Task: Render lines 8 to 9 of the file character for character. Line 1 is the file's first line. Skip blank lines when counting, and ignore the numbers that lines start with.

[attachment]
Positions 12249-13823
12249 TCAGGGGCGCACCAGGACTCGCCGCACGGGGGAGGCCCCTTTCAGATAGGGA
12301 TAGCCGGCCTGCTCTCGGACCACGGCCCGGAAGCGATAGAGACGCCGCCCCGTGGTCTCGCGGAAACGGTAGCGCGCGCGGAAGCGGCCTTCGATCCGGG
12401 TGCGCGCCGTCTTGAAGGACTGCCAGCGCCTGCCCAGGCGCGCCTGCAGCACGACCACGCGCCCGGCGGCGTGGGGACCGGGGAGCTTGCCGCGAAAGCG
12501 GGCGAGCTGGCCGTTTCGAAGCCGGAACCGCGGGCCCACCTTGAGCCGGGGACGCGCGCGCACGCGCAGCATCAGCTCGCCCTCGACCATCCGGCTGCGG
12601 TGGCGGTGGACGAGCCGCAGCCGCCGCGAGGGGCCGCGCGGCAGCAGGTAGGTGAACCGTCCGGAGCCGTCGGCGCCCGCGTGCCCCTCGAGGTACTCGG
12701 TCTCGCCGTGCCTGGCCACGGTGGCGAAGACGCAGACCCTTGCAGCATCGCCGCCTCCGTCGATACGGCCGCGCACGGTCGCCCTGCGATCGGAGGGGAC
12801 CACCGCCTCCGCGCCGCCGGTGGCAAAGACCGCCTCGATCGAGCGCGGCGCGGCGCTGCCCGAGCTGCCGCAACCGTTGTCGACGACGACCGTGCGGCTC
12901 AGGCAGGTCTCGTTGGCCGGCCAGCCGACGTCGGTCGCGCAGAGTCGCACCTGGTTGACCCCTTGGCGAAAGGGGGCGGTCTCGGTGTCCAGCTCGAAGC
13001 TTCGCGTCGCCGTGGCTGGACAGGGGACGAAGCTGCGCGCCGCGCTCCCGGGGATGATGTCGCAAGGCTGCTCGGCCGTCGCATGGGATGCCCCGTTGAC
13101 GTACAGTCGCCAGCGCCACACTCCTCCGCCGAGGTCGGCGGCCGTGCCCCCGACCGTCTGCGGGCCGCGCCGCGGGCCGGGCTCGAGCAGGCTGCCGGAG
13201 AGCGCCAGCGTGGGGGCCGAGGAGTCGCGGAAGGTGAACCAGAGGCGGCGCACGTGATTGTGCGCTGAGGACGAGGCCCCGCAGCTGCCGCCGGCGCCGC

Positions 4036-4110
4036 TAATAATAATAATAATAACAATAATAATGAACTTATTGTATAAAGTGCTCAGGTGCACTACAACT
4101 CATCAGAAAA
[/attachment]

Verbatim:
12801 CACCGCCTCCGCGCCGCCGGTGGCAAAGACCGCCTCGATCGAGCGCGGCGCGGCGCTGCCCGAGCTGCCGCAACCGTTGTCGACGACGACCGTGCGGCTC
12901 AGGCAGGTCTCGTTGGCCGGCCAGCCGACGTCGGTCGCGCAGAGTCGCACCTGGTTGACCCCTTGGCGAAAGGGGGCGGTCTCGGTGTCCAGCTCGAAGC